In 1962, K. Gordon Murray, an American producer who built a career on redubbing and repackaging foreign B movies for American matinee audiences, rereleased two 1958 Spanish horror films, The Vampire’s Coffin and The Robot vs. The Aztec Mummy, as a double-feature entry in his “Young America Horror Club” series. The films were presented with a new innovation added by Murray called “Hypnoscope,” a gimmick in which costumed crew entered the theater at some point during the film to menace the audience, their presence explained as “a trance of hallucinations” caused by mass hypnosis. In a four-minute filmed introduction preceding the show, a disembodied voice speaking over an endlessly looping hypnotic spiral explains that “you may feel yourself changing from the gentle person you are, to a monster, with dark green blood running through its veins… or you may become a vampire, with a deep urge within you for a refreshing drink of blood. Of course, these changes will happen to only a few of you, while others will remain as themselves.” (The Hypnoscope introduction can be viewed in its entirety as an extra on the Something Weird Video DVD release of Monsters Crash the Pajama Party.)
Surprisingly, the king of in-theater gimmicks, William Castle (13 Ghosts, House on Haunted Hill, The Tingler), never dabbled in subliminal messaging himself (his “Percepto”, “Emergo,” and other sensational presentation techniques were not associated with audience hypnosis or suggestion). The closest he came is the trailer for 1964’s The Night Walker, which depicts real people (“not actors!”) revealing embarrassing details of their dreams (“he was naked,” etc.) while allegedly under hypnosis, followed by an on-screen warning to the audience that seeing the film “may force you to dream of secret desires you’re ashamed to admit! You have been warned!” By this time, however, the excitement over subliminal gimmicks had waned, and the film itself does not contain any subliminal messages.
* * *
Which brings us back to Anguish, a film that opens with a shot of a metronome (an apparatus frequently employed by on-screen hypnotists), its rhythmic ticking lingering softly in the background for the first several minutes. Mother employs a spiraling hypno-wheel (loaded onto an old phonograph turntable) to lull John into a trance-like state. Other spiral imagery abounds: the spiraled shells of the live snails she inexplicably keeps as pets, and the snail-shaped knick-knacks decorating her home. Even the whorl in John’s hair briefly becomes a point of focus while Mother brings John under her hypnotic control, commanding him to “start thinking of the spiral. The spiral that’s coming into your head. Think of the center. The center of the spiral…” Mother hypnotizes John in several scenes, each of which goes on much longer than necessary (one segment lasts almost eight minutes). Incantations are repeated and echoed, underscored by the steady pounding of a heartbeat, or the magnified sound of John’s breathing, each respiration a breaking wave. The idea is that the viewer is being hypnotized along with John.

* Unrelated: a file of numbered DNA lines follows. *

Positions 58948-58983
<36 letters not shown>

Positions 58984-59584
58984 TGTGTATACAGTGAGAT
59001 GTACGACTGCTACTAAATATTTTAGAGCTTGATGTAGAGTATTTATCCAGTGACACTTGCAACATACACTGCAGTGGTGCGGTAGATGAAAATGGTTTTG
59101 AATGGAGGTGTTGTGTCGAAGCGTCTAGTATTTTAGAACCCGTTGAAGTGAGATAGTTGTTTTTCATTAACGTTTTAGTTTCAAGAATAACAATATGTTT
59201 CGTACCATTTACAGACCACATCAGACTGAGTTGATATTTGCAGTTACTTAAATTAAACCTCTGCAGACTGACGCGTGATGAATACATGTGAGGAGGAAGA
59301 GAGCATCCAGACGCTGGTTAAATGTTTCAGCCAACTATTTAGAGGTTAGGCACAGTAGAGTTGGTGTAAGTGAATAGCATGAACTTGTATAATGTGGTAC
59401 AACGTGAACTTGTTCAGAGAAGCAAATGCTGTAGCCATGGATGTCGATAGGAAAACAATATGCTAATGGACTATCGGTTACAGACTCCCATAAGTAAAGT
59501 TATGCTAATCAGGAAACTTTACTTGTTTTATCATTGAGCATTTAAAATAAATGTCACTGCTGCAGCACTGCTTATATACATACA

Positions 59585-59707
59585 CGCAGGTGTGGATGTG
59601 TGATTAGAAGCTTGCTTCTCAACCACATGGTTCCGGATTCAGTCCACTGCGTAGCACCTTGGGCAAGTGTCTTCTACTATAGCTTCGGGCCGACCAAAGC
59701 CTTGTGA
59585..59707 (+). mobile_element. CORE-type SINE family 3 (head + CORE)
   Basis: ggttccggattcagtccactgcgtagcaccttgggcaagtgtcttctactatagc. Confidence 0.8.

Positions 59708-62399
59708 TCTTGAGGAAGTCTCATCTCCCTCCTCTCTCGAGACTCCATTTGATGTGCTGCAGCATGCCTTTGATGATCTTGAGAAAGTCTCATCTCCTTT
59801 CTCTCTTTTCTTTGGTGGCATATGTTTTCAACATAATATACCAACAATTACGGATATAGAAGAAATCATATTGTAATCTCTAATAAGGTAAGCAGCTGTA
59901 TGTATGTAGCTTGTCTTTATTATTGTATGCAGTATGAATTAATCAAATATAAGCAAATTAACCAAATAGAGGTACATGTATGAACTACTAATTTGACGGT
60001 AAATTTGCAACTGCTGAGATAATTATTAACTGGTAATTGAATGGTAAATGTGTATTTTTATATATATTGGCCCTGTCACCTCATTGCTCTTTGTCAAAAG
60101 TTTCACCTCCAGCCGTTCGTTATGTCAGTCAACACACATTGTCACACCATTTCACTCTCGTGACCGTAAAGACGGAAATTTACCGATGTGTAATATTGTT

There is an off-putting return-to-the-womb subtext to some of Mother’s hypnotic suggestions, a supplication for John to “return to her” and “become one again.” Psychedelic montages accompany some of the hypnotism scenes, and, among the imagery, a floating fetus. The human eye is a recurring theme as well. John works as an orderly for an ophthalmologist who keeps an exhibit of diseased and deformed eye specimens at the office, stacked along a wall in little aquariums—like the world’s strangest fish store. Discomforting scenes of both an eye surgery and a different patient’s painful reaction to a contact lens fitting are mere prelude to the later horrific discovery that John has been maintaining his own personal collection of eyeballs at home, for which he procures new samples from the living in a most gruesome manner, all while under Mother’s hypnotic control. Though never really explained, Mother apparently has a vendetta against the outside world and has decided that harvesting eyes is the appropriate retribution, declaring, “All the eyes of the city will be ours!”